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Swing and a miss: Cubs strike out 14 times in 7-4 rain-delayed loss to Cardinals

Tyler Chatwood and Kyle Ryan faltered out of the bullpen as the Cubs lost the 11th out of their last 17 to fall out of first place.

Chicago Cubs v St Louis Cardinals
Anthony Rizzo hits a solo home run i the first-inning. It gave the Cubs a 1-0 lead and Rizzo a 13-game hitting streak.
Photo by Michael B. Thomas /Getty Images

ST. LOUIS — Joe Maddon has used Tyler Chatwood in just about every role this season — starter, closer, set-up and mop-up. So it made sense that Chatwood would be his guy after play resumed following an unusually long, three-hour, 37-minute rain delay in the bottom of the fifth inning of a tie game against the Cardinals on Saturday night.

But even though Chatwood has been mostly effective most of this season — 3-0 with a 1.75 ERA and .193 batting-average against in 12 appearances since April 7 — he was hit hard this time. After a scoreless fifth inning, Chatwood allowed four hits and three runs in the sixth inning to break the tie and the Cubs never fully recovered in a 7-4 loss before remnants of a sellout crowd of 46,297 at Busch Stadium in a game that ended at 12:58 in the morning.

It was a tough night for the bullpen. After the Cubs rallied for two runs in the seventh to cut the Cardinals’ lead to 5-4, lefty Kyle Ryan allowed back-to-back home runs to Dexter Fowler and Harrison Bader for a 7-4 Cardinals lead that took much of the starch out of the Cubs’ last-inning comeback hopes.

“[Chatwood] was throwing the ball so well — really. He had great stuff,” Maddon said, almost in exasperation. “And even Kyle — that surprised me with the two homers. It really did. Those were good matchups for both of them. [But] they got us. We just have to sleep fast and come back [Sunday].”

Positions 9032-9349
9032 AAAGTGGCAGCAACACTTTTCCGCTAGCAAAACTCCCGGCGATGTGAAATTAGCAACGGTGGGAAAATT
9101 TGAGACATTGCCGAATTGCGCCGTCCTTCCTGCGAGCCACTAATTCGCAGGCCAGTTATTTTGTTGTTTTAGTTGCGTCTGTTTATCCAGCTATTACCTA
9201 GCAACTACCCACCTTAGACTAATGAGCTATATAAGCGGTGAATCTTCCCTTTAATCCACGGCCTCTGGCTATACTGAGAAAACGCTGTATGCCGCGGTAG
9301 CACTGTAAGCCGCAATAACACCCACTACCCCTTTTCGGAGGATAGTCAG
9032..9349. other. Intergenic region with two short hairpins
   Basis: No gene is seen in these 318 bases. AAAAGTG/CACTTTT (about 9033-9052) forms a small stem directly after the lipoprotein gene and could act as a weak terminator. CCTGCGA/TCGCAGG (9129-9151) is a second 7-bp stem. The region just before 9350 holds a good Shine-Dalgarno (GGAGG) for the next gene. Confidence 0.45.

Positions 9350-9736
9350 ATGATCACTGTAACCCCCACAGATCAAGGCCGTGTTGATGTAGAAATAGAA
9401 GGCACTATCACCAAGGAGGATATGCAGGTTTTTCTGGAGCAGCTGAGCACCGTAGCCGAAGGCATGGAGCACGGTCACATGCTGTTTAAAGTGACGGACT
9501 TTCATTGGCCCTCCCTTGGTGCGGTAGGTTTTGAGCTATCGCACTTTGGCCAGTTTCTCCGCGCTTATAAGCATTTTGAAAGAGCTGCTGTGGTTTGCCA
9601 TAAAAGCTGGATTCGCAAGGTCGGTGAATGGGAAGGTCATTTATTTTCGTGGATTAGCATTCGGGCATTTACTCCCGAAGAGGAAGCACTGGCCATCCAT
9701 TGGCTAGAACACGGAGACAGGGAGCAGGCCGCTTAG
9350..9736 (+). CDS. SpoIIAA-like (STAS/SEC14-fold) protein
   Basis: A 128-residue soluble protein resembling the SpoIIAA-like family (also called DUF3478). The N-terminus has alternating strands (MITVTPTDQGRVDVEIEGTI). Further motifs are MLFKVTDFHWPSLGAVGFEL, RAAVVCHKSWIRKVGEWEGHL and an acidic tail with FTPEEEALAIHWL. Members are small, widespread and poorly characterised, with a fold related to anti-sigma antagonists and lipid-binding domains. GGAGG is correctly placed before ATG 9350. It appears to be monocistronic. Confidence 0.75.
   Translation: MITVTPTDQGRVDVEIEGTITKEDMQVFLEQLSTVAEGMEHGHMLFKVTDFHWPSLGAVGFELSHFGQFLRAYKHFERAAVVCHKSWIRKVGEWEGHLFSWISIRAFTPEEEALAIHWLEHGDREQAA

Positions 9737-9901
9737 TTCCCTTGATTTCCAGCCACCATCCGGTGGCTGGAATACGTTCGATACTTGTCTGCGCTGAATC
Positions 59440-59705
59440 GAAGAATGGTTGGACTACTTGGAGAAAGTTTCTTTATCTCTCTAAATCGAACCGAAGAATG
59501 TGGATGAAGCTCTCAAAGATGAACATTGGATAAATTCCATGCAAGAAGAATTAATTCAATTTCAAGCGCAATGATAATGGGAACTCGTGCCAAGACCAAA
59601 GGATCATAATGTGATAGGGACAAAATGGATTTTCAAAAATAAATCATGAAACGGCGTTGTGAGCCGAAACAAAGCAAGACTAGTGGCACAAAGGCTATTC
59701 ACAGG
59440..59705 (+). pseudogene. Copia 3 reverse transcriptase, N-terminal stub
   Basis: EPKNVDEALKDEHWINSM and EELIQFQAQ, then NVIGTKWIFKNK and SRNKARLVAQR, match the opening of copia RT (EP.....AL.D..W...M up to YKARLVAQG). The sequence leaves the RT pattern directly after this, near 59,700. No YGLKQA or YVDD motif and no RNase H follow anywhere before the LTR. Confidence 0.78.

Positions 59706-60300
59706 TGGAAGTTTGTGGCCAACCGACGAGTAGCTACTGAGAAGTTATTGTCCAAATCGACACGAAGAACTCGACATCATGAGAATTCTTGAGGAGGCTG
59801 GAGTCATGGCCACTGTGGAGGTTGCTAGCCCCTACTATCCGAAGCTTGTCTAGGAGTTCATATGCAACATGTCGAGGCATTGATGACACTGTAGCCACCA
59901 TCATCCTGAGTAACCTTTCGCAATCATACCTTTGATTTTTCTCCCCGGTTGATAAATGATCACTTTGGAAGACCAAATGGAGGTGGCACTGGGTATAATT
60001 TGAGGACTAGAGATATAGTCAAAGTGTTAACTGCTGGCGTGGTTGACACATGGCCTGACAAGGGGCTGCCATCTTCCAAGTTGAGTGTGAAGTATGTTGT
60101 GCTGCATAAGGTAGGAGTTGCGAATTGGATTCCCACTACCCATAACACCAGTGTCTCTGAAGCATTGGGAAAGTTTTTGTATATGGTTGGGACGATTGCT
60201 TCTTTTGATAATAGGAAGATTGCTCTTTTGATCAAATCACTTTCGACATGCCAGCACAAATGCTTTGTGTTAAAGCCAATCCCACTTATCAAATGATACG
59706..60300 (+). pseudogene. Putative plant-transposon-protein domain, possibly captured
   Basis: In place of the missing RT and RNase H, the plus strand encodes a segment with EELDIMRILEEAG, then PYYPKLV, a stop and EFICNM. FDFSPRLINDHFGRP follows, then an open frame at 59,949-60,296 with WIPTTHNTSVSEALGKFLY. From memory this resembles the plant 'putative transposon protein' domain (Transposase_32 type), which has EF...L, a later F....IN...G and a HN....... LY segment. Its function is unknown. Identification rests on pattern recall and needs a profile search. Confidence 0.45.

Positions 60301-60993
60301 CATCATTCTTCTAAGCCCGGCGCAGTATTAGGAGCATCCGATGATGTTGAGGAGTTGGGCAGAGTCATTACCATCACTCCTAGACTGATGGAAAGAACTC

Anthony Rizzo and Jason Heyward hit solo home runs prior to the rain delay, but the Cubs’ offense had its problems. The Cubs struck out 14 times — including catcher Willson Contreras four times — as they lost for the 11th time in 17 games to fall to 31-25, a half-game behind the Brewers in the NL Central.

It marked the fifth time in the last six games that the Cubs have struck out 10 or more times — 73 times total in that span (12.2 times per game).

Maddon isn’t happy about that, preferring that his team get back to being “more reliant on the swarming Indian [approach] and really cut back on the punch-outs. The punch-outs are getting way too heavy — I don’t like it. We’re not making adjustments like we had been earlier in the year. We’re becoming more reliant on traditional new baseball methods.”

The Cubs had been doing that earlier in the season. But the emphasis of spring training appears to have worn off a bit as the Cubs have faced better pitching the last two weeks.

“That’s what I’m saying,” Maddon said. “We have faced better pitching in Houston and then before that Washington and Cincinnati. We’ve seen a nice run of pitching — I don’t deny that. But when you get to the playoffs, that’s all you see is good pitching.”